Michigan employment law

Shooting-Self-in-Foot.jpgInvestigating employee misconduct is, unfortunately, a common occurrence companies and their HR professionals experience. But if the investigation is not properly handled, it could expose the employer to liability, including being sued for defamation.

Consider for example a recent lawsuit in which an employee sued her employer and its supervisors because of the manner in

Signing-Contract.jpgThe Wall Street Journal recently ran an editorial titled, “Why the Trial Bar and Its Friends Detest Arbitration” by James R. Copland. Mr. Copland’s editorial highlighted some high-profile lawsuits to conclude that the court system often fails companies. Business owners frequently share the same belief and assume their businesses will fare better in

Key.jpgAn area under the Americans with Disabilities Act that can be problematic for employers and employees alike concerns conducting the individualized inquiry that is required to determine if an employee’s disability or another condition disqualifies the employee from a particular position. This issue recently played out in a federal district court case of (Siewertsen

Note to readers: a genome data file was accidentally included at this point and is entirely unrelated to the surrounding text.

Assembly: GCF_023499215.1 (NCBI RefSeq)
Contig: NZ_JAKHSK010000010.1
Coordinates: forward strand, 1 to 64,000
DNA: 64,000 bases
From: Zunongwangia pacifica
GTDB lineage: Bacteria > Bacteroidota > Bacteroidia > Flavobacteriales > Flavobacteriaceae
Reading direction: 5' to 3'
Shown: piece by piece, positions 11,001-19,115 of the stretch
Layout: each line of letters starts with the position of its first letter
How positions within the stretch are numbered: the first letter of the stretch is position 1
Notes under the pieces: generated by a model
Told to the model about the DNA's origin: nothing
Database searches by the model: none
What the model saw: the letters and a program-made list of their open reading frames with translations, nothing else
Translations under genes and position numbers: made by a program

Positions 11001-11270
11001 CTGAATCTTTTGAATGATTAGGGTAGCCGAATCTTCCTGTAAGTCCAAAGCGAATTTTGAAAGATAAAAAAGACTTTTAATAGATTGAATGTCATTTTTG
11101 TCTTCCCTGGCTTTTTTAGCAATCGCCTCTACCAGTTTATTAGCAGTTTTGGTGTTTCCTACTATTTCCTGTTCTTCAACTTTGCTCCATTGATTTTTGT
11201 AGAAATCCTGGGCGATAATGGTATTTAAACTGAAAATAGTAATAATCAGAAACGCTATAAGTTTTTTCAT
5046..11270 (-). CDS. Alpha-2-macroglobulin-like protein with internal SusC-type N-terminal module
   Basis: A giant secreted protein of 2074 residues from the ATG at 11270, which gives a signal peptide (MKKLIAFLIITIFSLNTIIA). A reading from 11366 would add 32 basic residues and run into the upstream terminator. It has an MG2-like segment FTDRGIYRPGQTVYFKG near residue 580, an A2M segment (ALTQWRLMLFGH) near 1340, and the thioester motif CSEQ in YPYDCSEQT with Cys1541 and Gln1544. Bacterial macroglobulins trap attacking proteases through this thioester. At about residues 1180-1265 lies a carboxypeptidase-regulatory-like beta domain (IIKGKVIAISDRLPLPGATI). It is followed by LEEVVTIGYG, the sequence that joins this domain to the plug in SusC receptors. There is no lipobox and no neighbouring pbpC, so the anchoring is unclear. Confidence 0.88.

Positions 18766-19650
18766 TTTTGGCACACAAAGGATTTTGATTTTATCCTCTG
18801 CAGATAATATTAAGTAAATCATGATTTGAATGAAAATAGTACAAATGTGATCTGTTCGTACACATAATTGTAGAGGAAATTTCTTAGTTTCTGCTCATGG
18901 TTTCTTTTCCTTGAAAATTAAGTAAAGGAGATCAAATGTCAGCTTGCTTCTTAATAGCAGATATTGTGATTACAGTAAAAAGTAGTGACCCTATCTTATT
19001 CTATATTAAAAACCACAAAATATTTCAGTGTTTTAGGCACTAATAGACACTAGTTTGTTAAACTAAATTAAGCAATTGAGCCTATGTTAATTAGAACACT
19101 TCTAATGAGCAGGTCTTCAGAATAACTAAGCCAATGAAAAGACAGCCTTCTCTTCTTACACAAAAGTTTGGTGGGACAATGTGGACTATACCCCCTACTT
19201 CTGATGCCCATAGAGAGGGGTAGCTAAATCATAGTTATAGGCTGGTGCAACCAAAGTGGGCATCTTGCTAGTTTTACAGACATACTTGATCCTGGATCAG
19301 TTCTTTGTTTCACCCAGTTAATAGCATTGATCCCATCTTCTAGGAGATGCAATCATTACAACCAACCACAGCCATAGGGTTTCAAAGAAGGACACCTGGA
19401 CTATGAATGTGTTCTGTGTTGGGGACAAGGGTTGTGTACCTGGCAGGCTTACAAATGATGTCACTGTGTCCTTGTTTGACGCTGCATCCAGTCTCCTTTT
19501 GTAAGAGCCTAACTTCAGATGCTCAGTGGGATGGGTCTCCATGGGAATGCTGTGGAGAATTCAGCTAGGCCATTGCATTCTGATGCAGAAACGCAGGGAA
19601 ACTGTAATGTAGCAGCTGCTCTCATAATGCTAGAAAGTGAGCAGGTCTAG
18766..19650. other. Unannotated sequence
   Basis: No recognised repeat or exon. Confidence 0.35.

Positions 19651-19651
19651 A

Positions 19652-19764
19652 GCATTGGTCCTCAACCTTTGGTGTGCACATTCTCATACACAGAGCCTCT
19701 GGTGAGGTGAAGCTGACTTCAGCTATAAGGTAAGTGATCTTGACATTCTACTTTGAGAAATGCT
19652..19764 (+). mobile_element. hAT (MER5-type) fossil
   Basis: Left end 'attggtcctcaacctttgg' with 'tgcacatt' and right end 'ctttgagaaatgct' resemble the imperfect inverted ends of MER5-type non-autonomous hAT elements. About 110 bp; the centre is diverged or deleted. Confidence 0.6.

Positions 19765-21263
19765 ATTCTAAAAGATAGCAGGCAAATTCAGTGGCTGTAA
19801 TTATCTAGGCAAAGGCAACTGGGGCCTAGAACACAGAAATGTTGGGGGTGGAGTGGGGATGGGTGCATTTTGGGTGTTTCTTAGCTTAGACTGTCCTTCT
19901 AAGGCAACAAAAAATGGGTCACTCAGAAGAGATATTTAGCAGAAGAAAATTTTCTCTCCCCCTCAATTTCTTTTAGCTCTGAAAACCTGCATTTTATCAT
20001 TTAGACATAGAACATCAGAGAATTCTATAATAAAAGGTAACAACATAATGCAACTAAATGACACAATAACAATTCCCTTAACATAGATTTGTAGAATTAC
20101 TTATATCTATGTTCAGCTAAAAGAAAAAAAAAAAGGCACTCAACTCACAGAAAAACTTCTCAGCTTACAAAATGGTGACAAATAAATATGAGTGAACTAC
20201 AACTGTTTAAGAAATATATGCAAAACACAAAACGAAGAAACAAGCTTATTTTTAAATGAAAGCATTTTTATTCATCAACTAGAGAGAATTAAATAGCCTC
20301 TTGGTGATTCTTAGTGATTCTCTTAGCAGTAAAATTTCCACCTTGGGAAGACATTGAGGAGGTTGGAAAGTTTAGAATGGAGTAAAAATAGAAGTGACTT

Employee Performance ReviewsDoes your company rely on performance reviews for evaluating and managing employees? Probably; performance reviews are a staple for human resource professionals when it comes to evaluating employee performance. Neuroscience, however, is calling into question the value of such reviews.

The Science Undermining the Value of Performance Reviews

Specifically, in “Risks of Reviews,

Contract-Documents.jpgEmployers often overlook the opportunity to limit liability against their business when it comes to employment agreements. And one of the most common ways in which a business can limit its liability is through a contractual limitations period. A recent Michigan Court of Appeals highlights this point.

Specifically, a shortened limitation period in an employer’s

Telecommuting under ADAMichigan employers dodged a bullet (sort of) on when it comes to whether telecommuting must be considered as a reasonable accommodation under the Americans with Disabilities Act (ADA).

Specifically, in a “judicial do-over,” the full Sixth Circuit Court of Appeals in EEOC v. Ford revisited a prior decision (previously discussed here) that had concluded

Employee Medical MarijuanaToday is April 20, 2015. However, for certain individuals who partake in smoking a plant in the cannabis genus, it is also “420.” The use of “420” has historically been a shorthand reference to recreational marijuana smoking. However, as more states enact laws legalizing marijuana use for medical conditions, employers may need to reassess their

Pregnancy DiscriminationYesterday the U.S. Supreme Court issued the much anticipated opinion in a pregnancy discrimination claim, Young v . United Parcel Service.

For context, the claim in Young v UPS arose under the Pregnancy Discrimination Act (PDA). The PDA was added to Title VII (the gold-standard in terms of civil rights law prohibiting workplace discrimination)